my microSD card died after 3/4 year of use. are there any tipps to expand the lifespan of a microSD card or any alterntive solutions? and how often do you switch your card
The biggest killer of cards is power supply. Get a decent power supply and heavy USB cable that is rated at the higher levels of power. Most wall adapters used are from phone chargers and the same type of thin cable that is improperly terminated. You may be able to boot up the device with lower quality cables and supplies, but you end up with voltage drops that will take out an SDCard. Sustained writes and reads really don’t do much damage to cards now, on the older firmwares from years ago they had some issues but that’s been almost completely eliminated. There are also a few Rasbperry Pi specific commands from the lower level access that will query the Pi to see if it’s been throttled due to either overheat or low voltage that can tell if you’re seeing these kinds of situations.
vcgencmd get_throttled <-- will give you info on conditions that may have caused throttling.
My /etc/fstab contains noatime and commit=300
PARTUUID=xxxxxxxx-xx / ext4 defaults,noatime,commit=300 0 1
commit=300 can be quite dangerous on devices which are (often enough) not properly shut down. See e.g.
Yes, I know. But I don’t like the default of 5 seconds (especially on SD cards).
I feel that this is the time to - again - point out that I still use the very first SD card in my Raspberry Pi B+ since about five years without any specific settings tweaking. You should be able to find multiple quite long articles of me through the search function of this forum as this question keeps coming up every now and then.
i will definitely check this but i doubt my power supply killed my microSD card.
what about disabling the logs? i think that read from the log and write to the log killed my microSD card. Havent used anything else on my raspberry pi zero. i had like ~8000 requests per day.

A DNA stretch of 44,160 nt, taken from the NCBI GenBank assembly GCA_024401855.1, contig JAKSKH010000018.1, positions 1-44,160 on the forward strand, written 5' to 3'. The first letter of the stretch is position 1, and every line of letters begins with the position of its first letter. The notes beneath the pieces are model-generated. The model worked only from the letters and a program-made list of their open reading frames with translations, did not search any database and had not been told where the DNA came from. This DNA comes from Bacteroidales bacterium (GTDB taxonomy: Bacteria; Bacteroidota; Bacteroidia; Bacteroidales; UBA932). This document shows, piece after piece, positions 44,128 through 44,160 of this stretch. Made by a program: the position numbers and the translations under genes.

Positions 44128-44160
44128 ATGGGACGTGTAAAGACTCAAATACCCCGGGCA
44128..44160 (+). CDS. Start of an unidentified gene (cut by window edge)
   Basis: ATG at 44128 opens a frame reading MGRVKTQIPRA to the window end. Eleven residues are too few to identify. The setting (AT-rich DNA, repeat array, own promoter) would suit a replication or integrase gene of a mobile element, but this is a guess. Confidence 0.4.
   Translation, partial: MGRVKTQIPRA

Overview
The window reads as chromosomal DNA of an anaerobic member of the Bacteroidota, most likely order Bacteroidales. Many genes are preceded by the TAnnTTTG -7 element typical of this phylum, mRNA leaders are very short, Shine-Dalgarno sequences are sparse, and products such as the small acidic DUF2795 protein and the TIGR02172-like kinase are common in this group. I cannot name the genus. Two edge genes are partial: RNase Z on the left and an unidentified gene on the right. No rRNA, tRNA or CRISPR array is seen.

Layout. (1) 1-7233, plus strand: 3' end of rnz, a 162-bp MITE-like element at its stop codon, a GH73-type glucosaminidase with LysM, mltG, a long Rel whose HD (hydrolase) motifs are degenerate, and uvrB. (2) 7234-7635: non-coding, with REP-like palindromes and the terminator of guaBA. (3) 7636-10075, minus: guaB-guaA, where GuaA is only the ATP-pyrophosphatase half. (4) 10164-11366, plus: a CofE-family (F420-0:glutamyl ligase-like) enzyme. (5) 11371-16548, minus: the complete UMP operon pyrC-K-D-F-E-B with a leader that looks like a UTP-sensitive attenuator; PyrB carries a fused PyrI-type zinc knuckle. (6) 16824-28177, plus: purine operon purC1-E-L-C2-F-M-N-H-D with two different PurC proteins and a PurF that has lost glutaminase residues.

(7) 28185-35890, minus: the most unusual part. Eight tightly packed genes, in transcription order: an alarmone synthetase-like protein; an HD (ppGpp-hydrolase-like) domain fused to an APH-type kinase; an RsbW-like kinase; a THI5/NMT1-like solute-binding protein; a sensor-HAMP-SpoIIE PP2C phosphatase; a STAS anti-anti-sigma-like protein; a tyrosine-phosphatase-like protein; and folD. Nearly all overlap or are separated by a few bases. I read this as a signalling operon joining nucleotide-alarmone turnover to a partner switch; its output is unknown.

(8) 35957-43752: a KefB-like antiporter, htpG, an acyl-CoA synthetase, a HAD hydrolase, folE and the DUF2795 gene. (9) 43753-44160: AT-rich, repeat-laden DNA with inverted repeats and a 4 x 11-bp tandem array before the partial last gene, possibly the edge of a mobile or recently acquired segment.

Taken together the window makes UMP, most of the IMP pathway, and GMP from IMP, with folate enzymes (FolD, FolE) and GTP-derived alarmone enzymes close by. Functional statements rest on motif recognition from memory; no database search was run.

If it was a case of the number of writes then we’d see a lot more of this issue come up. We roughly estimate that around 70% of the Pi-hole installs are on Single Board Computers.
noatime may get you a little bit on the log partition if it indeed is the power supply and brownouts/voltage unders then the long cache time will cause file corrpution.
Usefull for Raspberry for not writing all the time on the SD card.
Note: if you log to ram on the Pi’s with limited memory you can end up causing more problems. Just depends on what you are putting in to RAM and how much you have allocated.
I have define 40 Mb for /var/log
At this moment all logfiles use 7.3 Mb
I don’t think having to replace a relatively cheap sdcard every 3/4 years is so bad, that said none of my cards have ever died and I have ancient 2GB well used cards and even older 4GB flash drives still going strong
I have only add this in /etc/fstab:
tmpfs /var/log tmfs nodev,nosuid,size=50M 0 0
and i use a blackberry power supply.
Is that enough?
Power quality has been mentioned. the other big thing I see is the quality of the SD card. A good brand name SD card (not a knock-off) should serve you well for years, if you think you’ll be doing more than the average writing look for a “high endurance” SD card for a few bucks more.
I’ve been given a PiJuice HAT for christmas which is now installed on my Pi-hole. Even with low-quality power supplies, the voltage stays perfectly stable now. I’m even able to power a small external USB drive through the Pi-hole’s USB jack without any notable voltage drop.
Concerning brand vs. no-brand SD cards, things are not that straightforward and you can never be absolutely sure. I’ve been using a non-name 4 GB SD card with my RPi 1B+ which was running Pi-hole from several years without ever having a problem.